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Boksic pays

his dues

Apart from developing the technical skills with which to ply their trade successfully, there are other qualities a footballer needs to acquire to ensure their survival in the cut-throat world of the professional game.

One such is the ability to recognise which side their bread is buttered. Genuine good friends can be thin on the ground and must be nurtured, and their support is never to be taken lightly.

These are basic rules, which may explain why Alen Boksic, the Juventus striker, has decided to make a somewhat unlikely journey during his recuperation from the ankle injury which is keeping him out of Serie A action. The Croatian forward is planning a trip to Paris to visit his former boss, Bernard Tapie, in jail.

Tapie, the former chairman of Marseilles, is resident at La Sante prison in the French capital, where he is in the second week of an eight-month sentence, having been convicted of rigging the result of a French First Division game between Marseilles and Valenciennes in 1993, shortly before Boksic helped Marseilles defeat Milan in the European Cup final.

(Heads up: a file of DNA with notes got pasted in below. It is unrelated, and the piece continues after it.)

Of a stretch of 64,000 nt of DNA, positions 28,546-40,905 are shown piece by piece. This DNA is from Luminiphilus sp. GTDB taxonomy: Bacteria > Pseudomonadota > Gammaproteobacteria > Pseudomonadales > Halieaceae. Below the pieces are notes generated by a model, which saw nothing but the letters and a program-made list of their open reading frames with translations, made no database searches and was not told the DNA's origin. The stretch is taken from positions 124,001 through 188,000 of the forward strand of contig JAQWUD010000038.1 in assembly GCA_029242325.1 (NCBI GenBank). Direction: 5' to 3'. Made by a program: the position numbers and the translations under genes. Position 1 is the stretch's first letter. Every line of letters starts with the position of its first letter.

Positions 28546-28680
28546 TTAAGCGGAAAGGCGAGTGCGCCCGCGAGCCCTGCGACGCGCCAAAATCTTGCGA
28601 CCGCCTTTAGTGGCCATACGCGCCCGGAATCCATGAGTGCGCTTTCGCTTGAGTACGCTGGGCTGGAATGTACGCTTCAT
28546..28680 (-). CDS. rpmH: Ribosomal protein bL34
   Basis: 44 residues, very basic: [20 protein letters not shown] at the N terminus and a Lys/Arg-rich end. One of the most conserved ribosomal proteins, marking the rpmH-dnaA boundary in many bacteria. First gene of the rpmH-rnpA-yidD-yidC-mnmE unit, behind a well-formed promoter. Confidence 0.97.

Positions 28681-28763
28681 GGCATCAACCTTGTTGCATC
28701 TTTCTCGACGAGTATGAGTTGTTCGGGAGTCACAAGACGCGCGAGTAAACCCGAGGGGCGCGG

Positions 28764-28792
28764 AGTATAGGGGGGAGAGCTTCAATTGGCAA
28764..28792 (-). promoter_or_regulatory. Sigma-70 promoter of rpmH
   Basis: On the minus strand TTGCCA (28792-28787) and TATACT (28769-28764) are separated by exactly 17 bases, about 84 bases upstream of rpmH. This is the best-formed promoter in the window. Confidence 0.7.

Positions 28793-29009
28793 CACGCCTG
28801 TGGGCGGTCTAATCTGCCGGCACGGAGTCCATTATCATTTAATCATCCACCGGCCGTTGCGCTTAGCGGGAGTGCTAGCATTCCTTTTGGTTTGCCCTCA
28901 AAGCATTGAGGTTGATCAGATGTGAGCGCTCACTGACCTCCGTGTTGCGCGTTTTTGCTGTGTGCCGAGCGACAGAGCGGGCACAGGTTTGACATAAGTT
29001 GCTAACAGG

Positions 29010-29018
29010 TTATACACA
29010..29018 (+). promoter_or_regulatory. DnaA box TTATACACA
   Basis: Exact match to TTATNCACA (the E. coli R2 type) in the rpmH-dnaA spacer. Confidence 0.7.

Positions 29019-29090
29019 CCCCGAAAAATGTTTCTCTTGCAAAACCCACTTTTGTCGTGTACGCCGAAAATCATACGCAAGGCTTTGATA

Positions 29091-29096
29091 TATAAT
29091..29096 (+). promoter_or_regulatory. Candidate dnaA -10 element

"I have an excellent relationship with Tapie," Boksic is reported to have told an Italian newspaper yesterday.

"He's a great person and has lived the experiences of 10 men put together. I'm sorry about what has happened to him, but we all knew it would end up like this.

"However, he treated me very well at Marseilles and I am grateful - that's why I think I will go and visit him in jail."

It's quite touching, really.

Speedie slows down

The end may be in sight at last for the long and controversial career of the former Scottish inter- national David Speedie.

Since injury ended his usefulness at the professional level, the diminutive striker has acquired the reputation of a nomadic Peter Pan on the non- League circuit, popping up at one club after another to perform brief cameo turns before moving on - unable to give up the game for good, even as a creaking 37-year-old.

In recent months, he has added stints at Crawley, Atherstone and Stamford to the 11 names on his CV from his full-time career, and he has continued to perform in the style for which he is best known - keeping referees busy as well as opposition defenders.